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Managing decline in groundwater levels

Our hydrogeologists reviewed and analysed data from 1,300 groundwater monitoring sites.

In February 2022 the department formally known as NSW Department of Planning and Environment published reports on how groundwater levels have been changing since monitoring began in the 1970s-80s across 29 inland alluvial groundwater systems. Department hydrogeologists reviewed and analysed data from 1,300 groundwater monitoring sites.

They looked at how deep the groundwater levels fall during the summer irrigation season and the level to which they recover when the bore pumps are turned off during winter.

Groundwater levels have generally fluctuated within acceptable levels of decline and recovery. However in some localities, with concentrated areas of pumping, groundwater levels are not able to fully recover before the following irrigation season starts.

Report

This short report summarises results from monitoring bores in 29 groundwater sources where groundwater levels fall below acceptable levels during the pumping season. It also reports the number of monitoring bores in which water levels do not recover sufficiently before the start of the next irrigation season.

Download the report (PDF. 483KB)

The reports provided background information for meetings held with community and groundwater licence holders in these areas in March 2022.

We held information sessions in Moree, Wee Waa, Gunnedah, Quirindi and Goolongong in March 2022. The presentation material for these meetings can be downloaded from the Water presentations library.

We invited stakeholders to provide feedback following the information sessions via email until 8 April 2022.

Based on what we heard, the department will do the following.

Upper Namoi Zone 12 and Upper Namoi Zone 8 groundwater sources

  • We will further consult with the stakeholders in the Upper Namoi Zone 12 groundwater source and the Upper Namoi Zone 8 groundwater source when we receive feedback from their independent discussions on potential options to limit further decline in groundwater levels. Should the current good seasonal conditions change and the department observes that groundwater levels are continuing to decline, the department will meet with the stakeholders to discuss management options.

Upper Lachlan Alluvial Groundwater Source

  • We will further consult with stakeholders in Management Zone 2 of the Upper Lachlan Alluvial Groundwater Source if the department observes further declines in groundwater levels in this area.

Lower Namoi and Lower Gwydir groundwater sources

  • We met with stakeholders in the Lower Gwydir and Lower Namoi groundwater sources in September 2022 to further consult on how to manage and limit groundwater level declines.
  • Submissions were received from both Namoi Water and Gwydir Valley Irrigators Association. These were considered by the department, including an option to change the impact assessment threshold that applies to third-party bores in line with the same criteria for other similar alluvial groundwater sources across the state.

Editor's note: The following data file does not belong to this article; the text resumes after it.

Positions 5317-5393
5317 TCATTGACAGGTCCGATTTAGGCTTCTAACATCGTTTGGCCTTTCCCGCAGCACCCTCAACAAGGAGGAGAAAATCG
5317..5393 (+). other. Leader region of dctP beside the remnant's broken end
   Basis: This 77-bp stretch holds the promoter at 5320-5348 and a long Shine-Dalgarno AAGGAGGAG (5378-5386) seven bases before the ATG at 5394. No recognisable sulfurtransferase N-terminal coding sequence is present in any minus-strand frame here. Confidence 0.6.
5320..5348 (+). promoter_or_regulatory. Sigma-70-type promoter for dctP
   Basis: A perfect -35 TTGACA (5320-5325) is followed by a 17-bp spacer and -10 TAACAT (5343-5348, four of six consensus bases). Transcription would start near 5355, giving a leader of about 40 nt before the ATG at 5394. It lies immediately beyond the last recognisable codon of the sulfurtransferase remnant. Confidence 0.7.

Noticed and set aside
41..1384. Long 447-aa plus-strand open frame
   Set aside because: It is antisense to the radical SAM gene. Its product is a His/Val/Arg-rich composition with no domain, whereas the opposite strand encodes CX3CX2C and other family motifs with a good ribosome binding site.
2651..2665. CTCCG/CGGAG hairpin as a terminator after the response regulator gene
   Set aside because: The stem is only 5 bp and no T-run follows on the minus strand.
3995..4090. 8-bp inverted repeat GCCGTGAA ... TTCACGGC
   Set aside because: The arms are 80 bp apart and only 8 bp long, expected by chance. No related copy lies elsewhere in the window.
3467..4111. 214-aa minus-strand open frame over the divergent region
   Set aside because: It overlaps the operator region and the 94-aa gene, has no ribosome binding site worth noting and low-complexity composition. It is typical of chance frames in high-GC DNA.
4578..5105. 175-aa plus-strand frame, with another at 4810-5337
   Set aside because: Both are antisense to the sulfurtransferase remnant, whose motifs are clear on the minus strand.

Important information

From 1 July 2023

  • The impact assessment threshold that applies to third-party bores in the Lower Namoi and Lower Gwydir groundwater sources is 3 m. This threshold applies to bores located in semi-confined or confined areas of the groundwater source.
  • The state-wide groundwater trading assessment process will apply in the Lower Gwydir and Lower Namoi groundwater sources. This includes the assessment of impacts for temporary trades.

From 21 August 2023 to 30 June 2024

  • The impact assessment criteria for third-party bores will not be applied to temporary trade applications that require impact assessment in the Lower Namoi Groundwater Source. The impact on the aquifer, impact on groundwater dependant ecosystems and impact on surface water assessment criteria will still be applied where applicable.

From 1 July 2024

  • The impact assessment criteria for third-party bores will be applied to temporary trade applications that require impact assessment in the Lower Namoi Groundwater Source. This is in addition to the impact on the aquifer, and impact on groundwater dependant ecosystems and/or impact on surface water assessment criteria that also apply to impact assessments for temporary trades where applicable.
  • WaterNSW are proposing to commence a process where the applicant of a temporary trade can seek consent from impacted third-party bore holders to allow a trade to go ahead where all other assessment criteria pass the impact assessment.

Further information on the process will be available on the WaterNSW website prior to 1 July 2024.

  • The department and WaterNSW are attending a Namoi Water meeting on the 23rd February 2024 in Wee Waa to present a groundwater status update for the Lower Namoi Groundwater Source and discuss previous issues raised by Namoi Water around third-party bore impacts. The information being presented by the department and WaterNSW is available–Lower Namoi Alluvium Groundwater Source status update (PDF, 3815.55 KB).

Fact sheet

Further information applicable up to 30 June 2024 can be found in the Groundwater temporary trade in the Lower Namoi Groundwater Source fact sheet.

Download the fact sheet (PDF. 207KB)

Fact sheet

A fact sheet for groundwater temporary trades that applies across the state.

Download state wide fact sheet (PDF. 1,500KB)

You can download other documents from the Groundwater document library.